24 October 2013 Author : 

The Diving COmpatc Knife (DICOK), presentend in 2013, is the first sub compact knife made by Extrema Ratio, which completes the range of products produced by the famous Italian Company, Extrema Ratio, specializing in the development and production of professional military and civilian knives.

The Company from Prato, supplier of the Italian Armed Forces, has a strong identity that is reflected above all in a major marketing strategy that has allowed them to emerge on the international market, becaming also a supplier of the French Armed Forces. Extrema Ratio products are always easily identifiable at the first glance, distinguishing themselves from competition mainly thanks to their distinctive designs.
The first ER product dedicated to divers was the famous ULTRAMARINE, designed and built for military use for underwater and amphibious units. The DICOK, a more compact version, seems to be more geared towards civilian scuba divers.

In general, the use of diving knife is mostly aimed to an emergency context. Indeed it happens with a certain frequency that while diving in particularly complex and hostile environments, such as caves or wrecks, we can encounter fishing lines, fishnets, lanyards, ropes, etc. and the only way to save us in case of entrapment, is to have available an efficiently and easily accessible cutting tool.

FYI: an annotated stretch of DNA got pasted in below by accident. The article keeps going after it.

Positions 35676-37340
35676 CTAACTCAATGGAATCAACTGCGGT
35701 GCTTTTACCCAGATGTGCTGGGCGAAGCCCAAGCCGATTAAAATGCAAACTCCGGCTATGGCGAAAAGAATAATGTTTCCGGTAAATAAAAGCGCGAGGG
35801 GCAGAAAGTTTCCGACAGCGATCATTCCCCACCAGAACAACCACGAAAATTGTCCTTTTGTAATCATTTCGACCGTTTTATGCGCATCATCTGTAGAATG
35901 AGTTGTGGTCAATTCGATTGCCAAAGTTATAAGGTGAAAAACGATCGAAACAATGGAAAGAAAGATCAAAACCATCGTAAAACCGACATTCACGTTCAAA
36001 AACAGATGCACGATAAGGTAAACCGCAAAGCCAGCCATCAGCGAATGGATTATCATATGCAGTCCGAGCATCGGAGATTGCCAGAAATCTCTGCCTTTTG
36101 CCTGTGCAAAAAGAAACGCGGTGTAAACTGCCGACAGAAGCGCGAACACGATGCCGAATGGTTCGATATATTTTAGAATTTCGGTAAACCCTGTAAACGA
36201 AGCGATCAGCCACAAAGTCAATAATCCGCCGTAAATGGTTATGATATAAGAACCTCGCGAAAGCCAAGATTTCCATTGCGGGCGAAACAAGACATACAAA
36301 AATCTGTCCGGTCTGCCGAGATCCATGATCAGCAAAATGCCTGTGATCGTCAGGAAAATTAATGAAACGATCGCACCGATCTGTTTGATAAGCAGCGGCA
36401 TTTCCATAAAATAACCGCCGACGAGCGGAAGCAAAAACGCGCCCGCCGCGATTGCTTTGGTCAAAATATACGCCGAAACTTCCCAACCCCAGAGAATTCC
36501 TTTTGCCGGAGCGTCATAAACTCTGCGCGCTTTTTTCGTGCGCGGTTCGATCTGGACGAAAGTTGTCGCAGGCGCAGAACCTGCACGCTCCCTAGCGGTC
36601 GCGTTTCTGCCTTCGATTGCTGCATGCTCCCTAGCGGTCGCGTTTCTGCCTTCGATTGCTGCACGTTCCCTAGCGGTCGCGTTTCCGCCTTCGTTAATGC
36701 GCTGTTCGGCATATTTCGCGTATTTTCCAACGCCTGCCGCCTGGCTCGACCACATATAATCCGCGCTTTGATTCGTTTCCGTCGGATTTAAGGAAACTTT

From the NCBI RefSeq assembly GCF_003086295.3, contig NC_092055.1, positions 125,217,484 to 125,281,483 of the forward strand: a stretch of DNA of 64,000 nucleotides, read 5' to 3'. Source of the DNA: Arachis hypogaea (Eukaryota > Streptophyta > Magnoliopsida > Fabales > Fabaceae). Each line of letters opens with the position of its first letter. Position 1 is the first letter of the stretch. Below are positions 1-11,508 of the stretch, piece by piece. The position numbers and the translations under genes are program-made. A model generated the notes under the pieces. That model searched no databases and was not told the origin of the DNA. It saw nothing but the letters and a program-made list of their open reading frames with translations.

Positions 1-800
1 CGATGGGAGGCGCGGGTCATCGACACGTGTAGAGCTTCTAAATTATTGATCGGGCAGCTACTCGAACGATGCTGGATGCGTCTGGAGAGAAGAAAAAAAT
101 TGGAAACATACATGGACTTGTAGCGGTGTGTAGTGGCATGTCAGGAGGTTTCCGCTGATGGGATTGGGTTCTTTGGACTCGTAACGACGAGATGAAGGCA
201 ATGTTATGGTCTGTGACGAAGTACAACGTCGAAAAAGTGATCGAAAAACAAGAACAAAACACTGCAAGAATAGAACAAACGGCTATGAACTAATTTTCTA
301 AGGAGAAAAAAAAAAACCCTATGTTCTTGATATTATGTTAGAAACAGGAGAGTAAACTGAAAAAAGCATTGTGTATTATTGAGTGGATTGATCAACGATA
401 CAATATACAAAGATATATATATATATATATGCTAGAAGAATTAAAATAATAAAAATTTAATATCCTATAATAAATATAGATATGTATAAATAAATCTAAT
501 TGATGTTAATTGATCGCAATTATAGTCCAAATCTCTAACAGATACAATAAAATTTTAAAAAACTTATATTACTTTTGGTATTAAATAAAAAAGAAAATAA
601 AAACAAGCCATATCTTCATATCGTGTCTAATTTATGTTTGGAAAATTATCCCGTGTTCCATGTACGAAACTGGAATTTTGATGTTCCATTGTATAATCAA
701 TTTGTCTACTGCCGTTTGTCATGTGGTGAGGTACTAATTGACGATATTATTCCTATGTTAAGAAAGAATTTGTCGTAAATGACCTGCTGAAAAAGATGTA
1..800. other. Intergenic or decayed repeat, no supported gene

In fact, in all these contexts where high stress and reaction times to solve the problem should always be very small, the diver must be able to intervene decisively and quickly.

The DICOK, designed and developed in collaboration with experts divers, has the typical compact size of a backup knife (with a total length of 196 mm), which help to handle and transport it in aquatic environments and in adverse conditions.

The blade, 76 mm long and 4 mm thick, has a double edge with a partial serration on one of the two sides that extends for about 40 mm.
The full tang knife is made of Bohler N690 steel (EN / DIN X105CrCoMo18-2) hardened to 58 HRc, finished with a burnished surface compliant with MIL-C-13924, which confers a better resistance to corrosion. Furthermore it has been practiced on the blade a slot with the function of screw-pin shackle wrench.

The knife has a chisel tip, in order to carry out lever works, but also for increased security both during diving and onboard uses (an accidental knife fall would avoid to damage the boat or raft).

The handle is formed by two scales made in fiberglass renforced nylon, easily removable through Allen screws, thus allowing to perform maintenance in a practical and rapid way. The anti-slip texture allows an absolutely flawless grip on the handle, both with the gloves and bare hands. The grip is firm on the knife and during use in diving you don't have the sensation that knife can escape from hands.